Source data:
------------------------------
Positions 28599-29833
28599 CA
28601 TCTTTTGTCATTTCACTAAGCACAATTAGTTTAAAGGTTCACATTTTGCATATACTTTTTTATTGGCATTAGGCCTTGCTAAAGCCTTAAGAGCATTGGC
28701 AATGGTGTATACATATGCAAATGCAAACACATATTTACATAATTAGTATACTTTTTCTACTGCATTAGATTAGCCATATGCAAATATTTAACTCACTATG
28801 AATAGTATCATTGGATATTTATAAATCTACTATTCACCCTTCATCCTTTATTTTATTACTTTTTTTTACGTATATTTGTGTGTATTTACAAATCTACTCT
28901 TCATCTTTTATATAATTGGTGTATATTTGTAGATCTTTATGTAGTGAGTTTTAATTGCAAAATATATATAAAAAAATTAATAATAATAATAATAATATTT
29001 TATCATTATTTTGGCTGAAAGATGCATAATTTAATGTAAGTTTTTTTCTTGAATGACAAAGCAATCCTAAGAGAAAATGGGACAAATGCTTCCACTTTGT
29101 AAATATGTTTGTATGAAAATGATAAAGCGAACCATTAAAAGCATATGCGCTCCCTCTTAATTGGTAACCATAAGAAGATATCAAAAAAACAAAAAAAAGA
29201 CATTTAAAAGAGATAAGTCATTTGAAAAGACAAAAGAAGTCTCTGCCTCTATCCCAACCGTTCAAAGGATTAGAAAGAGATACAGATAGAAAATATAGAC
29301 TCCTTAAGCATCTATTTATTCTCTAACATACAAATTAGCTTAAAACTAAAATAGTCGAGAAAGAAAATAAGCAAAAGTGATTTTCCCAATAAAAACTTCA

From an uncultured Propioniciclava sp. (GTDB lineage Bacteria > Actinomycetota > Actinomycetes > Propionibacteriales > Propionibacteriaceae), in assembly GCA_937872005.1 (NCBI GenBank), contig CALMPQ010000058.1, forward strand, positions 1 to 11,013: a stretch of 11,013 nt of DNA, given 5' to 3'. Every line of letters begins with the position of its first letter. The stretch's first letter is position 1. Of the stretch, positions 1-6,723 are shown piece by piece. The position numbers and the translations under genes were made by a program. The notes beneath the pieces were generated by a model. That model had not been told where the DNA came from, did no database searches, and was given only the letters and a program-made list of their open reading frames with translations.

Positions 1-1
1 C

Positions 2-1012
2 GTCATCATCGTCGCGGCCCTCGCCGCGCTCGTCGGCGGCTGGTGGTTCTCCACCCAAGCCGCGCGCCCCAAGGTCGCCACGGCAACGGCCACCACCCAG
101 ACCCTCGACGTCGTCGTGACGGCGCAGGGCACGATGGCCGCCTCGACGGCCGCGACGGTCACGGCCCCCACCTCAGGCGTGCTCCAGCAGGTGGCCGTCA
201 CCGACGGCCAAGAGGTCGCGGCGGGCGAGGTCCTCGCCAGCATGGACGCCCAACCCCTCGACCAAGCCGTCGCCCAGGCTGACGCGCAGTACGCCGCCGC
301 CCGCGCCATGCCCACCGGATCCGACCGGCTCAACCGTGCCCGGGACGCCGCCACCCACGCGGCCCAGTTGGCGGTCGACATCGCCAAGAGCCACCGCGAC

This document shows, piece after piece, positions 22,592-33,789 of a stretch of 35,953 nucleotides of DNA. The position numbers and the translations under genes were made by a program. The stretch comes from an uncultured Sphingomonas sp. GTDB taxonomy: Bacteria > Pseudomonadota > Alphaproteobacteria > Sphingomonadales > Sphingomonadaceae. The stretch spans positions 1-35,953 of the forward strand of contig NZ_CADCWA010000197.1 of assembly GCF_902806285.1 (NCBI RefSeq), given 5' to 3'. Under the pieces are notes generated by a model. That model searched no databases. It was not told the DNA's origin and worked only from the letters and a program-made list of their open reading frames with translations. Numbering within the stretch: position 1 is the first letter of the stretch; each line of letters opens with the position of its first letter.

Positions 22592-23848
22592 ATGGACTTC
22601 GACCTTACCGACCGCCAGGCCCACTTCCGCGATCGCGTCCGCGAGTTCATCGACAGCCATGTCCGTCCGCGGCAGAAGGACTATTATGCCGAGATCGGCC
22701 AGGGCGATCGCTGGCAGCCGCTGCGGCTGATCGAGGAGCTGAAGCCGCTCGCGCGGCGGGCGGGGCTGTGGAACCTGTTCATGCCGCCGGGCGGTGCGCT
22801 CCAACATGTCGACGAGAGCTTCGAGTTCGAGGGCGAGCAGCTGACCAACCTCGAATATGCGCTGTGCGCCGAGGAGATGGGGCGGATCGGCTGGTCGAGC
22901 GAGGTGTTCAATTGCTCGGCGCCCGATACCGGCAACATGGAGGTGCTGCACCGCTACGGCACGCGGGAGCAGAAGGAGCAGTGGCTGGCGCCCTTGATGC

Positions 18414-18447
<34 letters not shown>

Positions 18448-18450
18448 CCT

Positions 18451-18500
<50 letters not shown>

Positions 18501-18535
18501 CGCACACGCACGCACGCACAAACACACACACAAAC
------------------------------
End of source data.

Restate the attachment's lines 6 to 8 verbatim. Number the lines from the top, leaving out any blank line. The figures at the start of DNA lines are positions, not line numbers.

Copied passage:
28901 TCATCTTTTATATAATTGGTGTATATTTGTAGATCTTTATGTAGTGAGTTTTAATTGCAAAATATATATAAAAAAATTAATAATAATAATAATAATATTT
29001 TATCATTATTTTGGCTGAAAGATGCATAATTTAATGTAAGTTTTTTTCTTGAATGACAAAGCAATCCTAAGAGAAAATGGGACAAATGCTTCCACTTTGT
29101 AAATATGTTTGTATGAAAATGATAAAGCGAACCATTAAAAGCATATGCGCTCCCTCTTAATTGGTAACCATAAGAAGATATCAAAAAAACAAAAAAAAGA